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Barossa Improved Grazing Group – Soil borne diseases of sub-clover

Subterranean clover is the dominant pasture legume of grazing systems throughout the Barossa region in South Australia. In 2014-2017 the Barossa Improved Grazing Group conducted a MLA Producer Site Research Project to determine the effect of soil borne root diseases on sub-clover. Various small-plot field experiments were undertaken that focussed on evaluating strategies to reduce root disease impact and improve sub-clover winter productivity. These management strategies included the use of fungicides, inoculants and fertilisers.

In the fungicide experiments, fungicide application had no affect on dry matter production of the sub-clover varieties, Clare and Trikkala. This included the treatments registered for use in sub-clover, Metalaxyl (Apron®XL) seed treatment and Phosphorous acid (Agri-Fos® 600) foliar treatment. The lack of a positive response to fungicide application also suggests that Clare and Trikkala can perform well in the presence of root diseases.

In the inoculant experiments, the Group C inoculants, Nodulaid® (peat inoculant) and Alosca (granular inoculant) were applied to sub-clover plants at the cotyledon stage. This was conducted to determine their potential use in regenerated pastures, however neither were found to improve sub-clover dry matter production or plant nodulation.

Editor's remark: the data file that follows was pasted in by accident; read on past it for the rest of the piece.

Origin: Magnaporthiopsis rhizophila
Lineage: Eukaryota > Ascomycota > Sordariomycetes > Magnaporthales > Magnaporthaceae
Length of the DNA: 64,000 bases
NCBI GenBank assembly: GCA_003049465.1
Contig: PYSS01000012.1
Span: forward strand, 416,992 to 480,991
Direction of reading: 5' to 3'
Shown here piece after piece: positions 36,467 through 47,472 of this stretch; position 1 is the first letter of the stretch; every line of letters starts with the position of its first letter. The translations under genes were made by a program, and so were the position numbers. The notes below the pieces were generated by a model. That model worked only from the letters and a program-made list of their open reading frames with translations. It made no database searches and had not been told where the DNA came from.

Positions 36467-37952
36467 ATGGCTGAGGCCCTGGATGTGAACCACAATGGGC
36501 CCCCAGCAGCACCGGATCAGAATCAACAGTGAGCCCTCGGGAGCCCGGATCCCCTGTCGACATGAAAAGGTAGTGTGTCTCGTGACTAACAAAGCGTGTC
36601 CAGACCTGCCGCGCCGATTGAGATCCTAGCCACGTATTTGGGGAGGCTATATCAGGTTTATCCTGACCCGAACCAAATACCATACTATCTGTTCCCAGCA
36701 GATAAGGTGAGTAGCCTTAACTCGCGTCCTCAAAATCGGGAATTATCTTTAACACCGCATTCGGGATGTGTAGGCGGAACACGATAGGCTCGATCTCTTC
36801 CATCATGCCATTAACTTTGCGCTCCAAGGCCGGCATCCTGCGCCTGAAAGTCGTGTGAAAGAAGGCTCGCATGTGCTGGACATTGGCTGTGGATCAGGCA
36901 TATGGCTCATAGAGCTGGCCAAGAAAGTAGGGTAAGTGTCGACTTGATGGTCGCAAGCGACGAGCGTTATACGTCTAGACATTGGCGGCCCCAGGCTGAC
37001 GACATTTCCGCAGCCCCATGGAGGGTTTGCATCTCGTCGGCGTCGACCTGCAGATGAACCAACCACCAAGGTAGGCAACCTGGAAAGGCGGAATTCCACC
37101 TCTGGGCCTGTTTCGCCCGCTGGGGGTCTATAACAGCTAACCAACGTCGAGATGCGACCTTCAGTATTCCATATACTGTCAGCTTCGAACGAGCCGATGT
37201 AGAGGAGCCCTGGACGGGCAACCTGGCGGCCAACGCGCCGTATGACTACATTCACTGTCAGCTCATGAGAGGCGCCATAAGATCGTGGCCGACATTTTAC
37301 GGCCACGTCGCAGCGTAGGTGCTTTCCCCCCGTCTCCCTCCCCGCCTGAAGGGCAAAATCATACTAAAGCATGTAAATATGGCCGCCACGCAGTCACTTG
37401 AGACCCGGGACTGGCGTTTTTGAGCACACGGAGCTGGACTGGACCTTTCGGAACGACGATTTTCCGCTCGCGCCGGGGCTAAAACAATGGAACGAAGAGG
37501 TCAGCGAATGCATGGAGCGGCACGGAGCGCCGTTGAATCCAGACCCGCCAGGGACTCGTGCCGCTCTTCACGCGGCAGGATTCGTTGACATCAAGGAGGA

In the fertiliser experiments, up to five treatments (Superphosphate, Complete Fertiliser, Superphosphate+DAP, Urea and Sulphate of Ammonia) were evaluated across four trials.  Superphosphate and or Complete Fertiliser significantly improved sub-clover dry matter production in winter/early spring by 28-112% at the sites with marginal soil phosphorus levels (<21 mg/kg Colwell). These results emphasise the importance for producers to know the soil nutrition status of their paddocks and the benefit of maintaining soil nutrients (particularly phosphorous) at adequate levels, irrespective of the presence of root diseases.

In addition to the experiments, there was a strong focus on extension and communication activities throughout the project. This included conducting six ‘pasture walks’ and delivering 20 articles for local, state and MLA media.

The projects results indicate that the management of soil borne root diseases for sub-clover is difficult. Root diseases in pastures usually occur as complexes of two to four key pathogens (Pythium, Phytophthora, Rhizoctonia, Aphanomyces) with the severity of each being expressed under different environmental conditions. There are also no fungicides registered for use in sub-clover that are effective on all diseases, hence sub-clover variety selection is critical when sowing a new pasture.

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This page was last updated on 14/12/2017

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